Kaji has launched a global empire because people are willing to pay for anything that they deem valuable. To the average person, listening to a boy talking about toys is a waste of time, but there are many children who listen to him, and their habits are enabled by doting parents, who will buy Kaji’s merchandise to make their children happy. Addison Rae is social media sensation who is becoming quite wealthy for just dancing online and looking attractive. 

People with higher intelligence will create more value than others; however, because value in the marketplace is subjective, success does not require genius-level intelligence. Average people who respond to market realities will earn more than intellectuals who opt to target niche markets. For example, highly intelligent people built social media platforms like Twitter, Facebook, and Snapchat to entertain ordinary people. Furthermore, newer jobs in technology and finance select for high intelligence, but people employed in these jobs are responsible for building sophisticated products that the ordinary person will know how to manipulate.

Simplicity is key to success in business, so entrepreneurs aiming to cannibalize the market must think like the average Joe. It is no secret that academics writing for a popular audience sell more books than their peers penning tomes for fellow academics. Never forget that average is still the norm and it usually takes a long time for people to become responsive to the transformative ideas that emanate from brilliant minds. Doomsday predictions are unlikely to materialize when markets are dictated by the appetites of ordinary people.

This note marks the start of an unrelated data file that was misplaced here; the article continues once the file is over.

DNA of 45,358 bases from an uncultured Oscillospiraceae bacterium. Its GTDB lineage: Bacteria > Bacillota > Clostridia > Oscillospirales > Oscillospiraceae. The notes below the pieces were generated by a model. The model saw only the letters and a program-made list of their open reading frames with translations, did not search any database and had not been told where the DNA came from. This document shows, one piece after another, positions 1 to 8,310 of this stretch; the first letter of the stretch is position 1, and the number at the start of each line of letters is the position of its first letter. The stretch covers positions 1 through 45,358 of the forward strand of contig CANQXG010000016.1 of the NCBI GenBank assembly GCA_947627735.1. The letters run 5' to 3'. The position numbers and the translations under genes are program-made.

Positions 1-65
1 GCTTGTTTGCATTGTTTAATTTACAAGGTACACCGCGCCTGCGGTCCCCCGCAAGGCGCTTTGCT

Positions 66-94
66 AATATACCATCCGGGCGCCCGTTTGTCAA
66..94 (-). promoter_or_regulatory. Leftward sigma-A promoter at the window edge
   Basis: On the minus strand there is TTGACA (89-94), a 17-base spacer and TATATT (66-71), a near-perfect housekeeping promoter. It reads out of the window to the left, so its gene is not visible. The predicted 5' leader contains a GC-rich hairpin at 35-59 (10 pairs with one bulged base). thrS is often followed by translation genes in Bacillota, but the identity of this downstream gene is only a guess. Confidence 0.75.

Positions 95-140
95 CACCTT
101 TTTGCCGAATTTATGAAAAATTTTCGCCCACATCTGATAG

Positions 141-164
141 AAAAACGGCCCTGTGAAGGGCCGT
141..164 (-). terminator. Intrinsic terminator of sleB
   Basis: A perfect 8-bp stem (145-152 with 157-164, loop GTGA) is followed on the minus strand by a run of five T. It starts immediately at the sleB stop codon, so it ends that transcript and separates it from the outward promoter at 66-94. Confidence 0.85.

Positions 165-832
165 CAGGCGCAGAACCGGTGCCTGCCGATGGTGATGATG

Additionally, gloomy predictions tend to omit the relevance of the personal economy. Economic transactions must advance individual utility, so if the average American household needs to earn over $50,000 yearly to live comfortably, but John survives on $40,000 a year and is quite happy, then John’s utility is being served by his preferences. The fact that highly intelligent people earn more on average is relevant when people have different tastes.

Undeniably, intelligence has significant explanatory power. But we don’t need to envision a dystopia where average people are sustained by the welfare state because their skills have been made redundant due to economic complexity. The unlimited diversity of human preferences ensures that opportunities will always be available for ordinary people to accumulate wealth by catering to diverse preferences.


Contact Lipton Matthews

Lipton Matthews is a researcher, business analyst, and contributor to Merion West, The Federalist, American Thinker, Intellectual Takeout, mises.org, and Imaginative Conservative. Visit his YouTube channel, with numerous interviews with a variety of scholars, here. He may be contacted at lo_matthews@yahoo.com or on Twitter (@matthewslipton).